Blackberry Smoke Unplugs

Ds and LGs
Charlie Starr with a modern Gibson J-200, a product of the company’s Montana crew. Charlie Starr: John K. Smith.

By sound and association, Blackberry Smoke walks a fine stylistic line. A good ol’ rock band when it started rollin’ in Atlanta 15 years ago, its following has more recently grown in front of crowds gathered to see headliners like country superstars Zac Brown Band and Eric Church. So, it sort of made sense that Smoke’s latest full-length studio album, Holding All the Roses, debuted at #1 on Billboard’s Country chart, even if it’s very much a rock record.

The band’s forté is jams in the vein of early-’70s Rolling Stones, Georgia Satellites, and Black Crowes, but on its new EP, Wood, Wire, and Roses, frontman Charlie Starr channels his folk heroes on acoustic versions of five songs from Holding along with a cover of a Tom Waits folk-waltz. We caught up to discuss its twists.

What was the inspiration behind unplugging for Wood, Wire, and Roses?
When we finished Holding, we decided to record acoustic versions of a few songs to offer as bonus tracks, since there was only one outtake from the album. Initially, we’d planned to record three, but there was a little magic in the air that day and we captured six, then decided to offer them as exclusives for Record Store Day.

I wrote and demoed the songs mostly on acoustic guitar, then we recorded big, loud versions for the album, only to turn around and deconstruct them. I love it.

How does songwriting work for you?
Not too long ago, I’d scribble lyrics on napkins, cigarette packs… whatever was handy. I’ve always been pretty good at remembering melodies and riffs, so I never really carried a recorder, but I do take an old notebook everywhere. 

The arrangements on WWR stay close to the original…
We adhered to the basic arrangements to showcase the songs, but changed it up a bit as far as instrumentation goes. Brandon [Still] played mostly acoustic piano instead of B3 and Wurlitzer. Also, Brit [Turner] didn’t even play a full drum kit – just percussion and shaky, rattly things. We’ve always been a “less is more” band; like Tom Petty said, “Don’t bore us, get to the chorus.”

You also stayed true on Tom Waits’ “Old Shoes (and Picture Postcards).”
Being a huge fan, I’ve always wanted to record one of his songs, and this seemed like the perfect opportunity. As for the arrangement, well, I wouldn’t wanna hear that song any other way, really. 

Which other singer/songwriters have had the most pronounced influence on you?
That list is long: Townes Van Zandt, Guy Clark, Jerry Jeff Walker, Billy Joe Shaver, John Prine, Willis Alan Ramsey, Steve Earle, Lowell George, Bob Dylan, Nick Drake, Burt Jansch, Neil Young. Hank Williams was the ultimate singer/songwriter; he wore his heart on his sleeve like no other.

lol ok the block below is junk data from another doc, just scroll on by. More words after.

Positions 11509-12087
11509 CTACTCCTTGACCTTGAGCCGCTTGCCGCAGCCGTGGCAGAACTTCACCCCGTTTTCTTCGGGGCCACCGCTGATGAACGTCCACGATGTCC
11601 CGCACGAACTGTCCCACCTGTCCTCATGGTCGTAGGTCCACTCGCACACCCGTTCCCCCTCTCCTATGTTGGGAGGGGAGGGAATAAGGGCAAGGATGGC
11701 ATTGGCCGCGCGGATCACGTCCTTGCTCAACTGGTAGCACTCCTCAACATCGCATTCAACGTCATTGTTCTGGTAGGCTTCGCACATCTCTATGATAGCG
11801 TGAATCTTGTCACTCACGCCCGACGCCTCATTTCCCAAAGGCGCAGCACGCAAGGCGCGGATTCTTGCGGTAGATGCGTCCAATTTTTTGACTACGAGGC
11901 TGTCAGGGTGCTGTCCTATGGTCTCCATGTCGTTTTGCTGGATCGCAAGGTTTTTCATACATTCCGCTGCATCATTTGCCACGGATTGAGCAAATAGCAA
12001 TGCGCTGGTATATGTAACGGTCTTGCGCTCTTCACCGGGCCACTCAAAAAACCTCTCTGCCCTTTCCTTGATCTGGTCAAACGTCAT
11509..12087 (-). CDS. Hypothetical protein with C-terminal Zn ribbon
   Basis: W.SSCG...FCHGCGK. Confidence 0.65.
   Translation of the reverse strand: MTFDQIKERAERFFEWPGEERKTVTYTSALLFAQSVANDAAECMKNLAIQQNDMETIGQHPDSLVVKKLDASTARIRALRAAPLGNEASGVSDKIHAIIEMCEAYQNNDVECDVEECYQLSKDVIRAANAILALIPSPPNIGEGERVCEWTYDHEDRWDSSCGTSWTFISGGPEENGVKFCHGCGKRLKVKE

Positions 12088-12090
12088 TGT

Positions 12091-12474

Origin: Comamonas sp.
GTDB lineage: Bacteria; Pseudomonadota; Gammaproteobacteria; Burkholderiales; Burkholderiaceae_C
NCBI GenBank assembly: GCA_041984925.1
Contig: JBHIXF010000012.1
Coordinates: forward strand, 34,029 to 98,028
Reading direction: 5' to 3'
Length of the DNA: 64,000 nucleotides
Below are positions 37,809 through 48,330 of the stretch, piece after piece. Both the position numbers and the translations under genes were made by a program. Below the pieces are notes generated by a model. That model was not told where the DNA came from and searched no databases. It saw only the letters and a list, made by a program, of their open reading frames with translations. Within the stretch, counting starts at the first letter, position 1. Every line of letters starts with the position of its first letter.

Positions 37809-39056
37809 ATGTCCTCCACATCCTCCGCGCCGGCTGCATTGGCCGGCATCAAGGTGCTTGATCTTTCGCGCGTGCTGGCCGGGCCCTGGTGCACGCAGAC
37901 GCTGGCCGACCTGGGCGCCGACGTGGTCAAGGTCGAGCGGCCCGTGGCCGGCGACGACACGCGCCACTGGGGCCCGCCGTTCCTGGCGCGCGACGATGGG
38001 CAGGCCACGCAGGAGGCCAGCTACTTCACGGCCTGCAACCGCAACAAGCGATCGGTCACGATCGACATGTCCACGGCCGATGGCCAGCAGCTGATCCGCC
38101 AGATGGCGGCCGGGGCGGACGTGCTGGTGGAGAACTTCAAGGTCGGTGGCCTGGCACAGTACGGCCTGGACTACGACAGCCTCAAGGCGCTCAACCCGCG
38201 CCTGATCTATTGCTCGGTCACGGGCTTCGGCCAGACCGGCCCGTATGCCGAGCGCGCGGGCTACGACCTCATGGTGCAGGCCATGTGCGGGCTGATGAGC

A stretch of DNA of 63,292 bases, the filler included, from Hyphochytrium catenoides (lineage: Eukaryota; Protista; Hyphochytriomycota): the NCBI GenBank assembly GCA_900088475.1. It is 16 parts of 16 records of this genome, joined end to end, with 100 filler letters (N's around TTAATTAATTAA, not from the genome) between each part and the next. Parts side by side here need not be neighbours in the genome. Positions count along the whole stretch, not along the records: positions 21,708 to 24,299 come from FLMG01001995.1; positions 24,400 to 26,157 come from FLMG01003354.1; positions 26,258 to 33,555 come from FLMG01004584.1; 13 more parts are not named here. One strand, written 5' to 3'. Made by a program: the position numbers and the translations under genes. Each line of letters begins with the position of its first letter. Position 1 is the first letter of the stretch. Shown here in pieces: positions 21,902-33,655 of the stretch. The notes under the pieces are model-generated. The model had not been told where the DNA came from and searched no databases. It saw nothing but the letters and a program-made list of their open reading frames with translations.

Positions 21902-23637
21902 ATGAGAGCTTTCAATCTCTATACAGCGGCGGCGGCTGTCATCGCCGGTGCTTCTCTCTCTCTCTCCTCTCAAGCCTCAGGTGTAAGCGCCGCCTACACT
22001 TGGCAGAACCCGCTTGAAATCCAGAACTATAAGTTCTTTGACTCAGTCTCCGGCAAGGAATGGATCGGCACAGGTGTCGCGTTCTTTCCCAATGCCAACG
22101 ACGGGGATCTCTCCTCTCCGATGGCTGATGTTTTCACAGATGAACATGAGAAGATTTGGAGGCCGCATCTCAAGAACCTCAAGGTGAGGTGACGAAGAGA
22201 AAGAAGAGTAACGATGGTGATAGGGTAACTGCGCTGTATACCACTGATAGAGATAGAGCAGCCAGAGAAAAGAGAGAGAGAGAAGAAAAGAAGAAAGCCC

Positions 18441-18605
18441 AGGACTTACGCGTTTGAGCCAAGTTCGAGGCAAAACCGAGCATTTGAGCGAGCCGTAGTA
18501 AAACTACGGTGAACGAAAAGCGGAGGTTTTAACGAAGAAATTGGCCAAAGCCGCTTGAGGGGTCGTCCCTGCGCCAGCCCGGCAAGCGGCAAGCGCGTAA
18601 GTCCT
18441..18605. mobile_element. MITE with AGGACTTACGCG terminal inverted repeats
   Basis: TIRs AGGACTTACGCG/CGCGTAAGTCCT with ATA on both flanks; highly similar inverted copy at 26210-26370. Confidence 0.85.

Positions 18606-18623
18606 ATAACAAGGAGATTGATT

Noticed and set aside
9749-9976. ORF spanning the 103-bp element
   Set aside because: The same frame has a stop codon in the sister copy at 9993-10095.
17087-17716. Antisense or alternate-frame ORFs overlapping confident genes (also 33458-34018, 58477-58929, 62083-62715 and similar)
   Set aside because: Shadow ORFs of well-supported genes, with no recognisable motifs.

They all inspire me to try to write better songs, not just cookie-cutter garbage.

Given the band’s road-dog status, when it comes time to record, are second runs/re-takes few and far between?
We genuinely love making music together. For that simple reason, I think, we work quickly. There’s no feeling like tracking a song and everyone’s grinning from ear to ear because it’s right there in the pocket.

Which instruments did you, co-guitarist Paul Jackson, and bassist Richard Turner use to record WWR?
Richard used a Martin BCPA4 and an upright. Paul used an early-’70s Martin D-28. I used a ’48 Martin 000-18, a ’64 Gibson LG-O, National Estralita Resonator, and a Dekley D-10 pedal steel.

Did you rely strictly on a DI/mic’ing, or were amps involved?
The only amp was an old Silvertone Twin Twelve for the pedal steel, believe it or not. The bass was DI’d, but we used mics on the guitars.

Going back a bit, is it safe to assume your ’56 Les Paul Junior saw its share of action on Holding All the Roses?
Yeah, I played it a lot, along with a ’64 Gibson 330, a ’63 Gibson SG, ’69 Gibson 335, a couple ’60s Telecasters, a Gibson Music City Bender, and a ’70 Martin D-41 on “Woman In The Moon” and “No Way Back To Eden.” Oh, and the ’64 LG-O.

How about amps?
Paul mostly used a brownface Fender Pro and a Marshall JMP Master Model, and I used an early-’50s tweed Super, a Silvertone Twin Twelve, a Supro Super, a ’68 Marshall plexi, and a Bluesbreaker.

How did producer Brendan O’Brien most influence the album?
He’s a great producer, great musician, and he knows the sounds needed for this kind of music. He brought more variety in tones – more light and shade. I love his treatment of vocals. And, of course, guitars galore.

What’s next for the band?
I’ve got the next album nearly written and we’re discussing where and when to record it. We hope to get back into the studio soon… unless Tom Petty or the Stones ask us to go out on the road. See… that’s how rumors get started!


This article originally appeared in VG June 2016 issue. All copyrights are by the author and Vintage Guitar magazine. Unauthorized replication or use is strictly prohibited.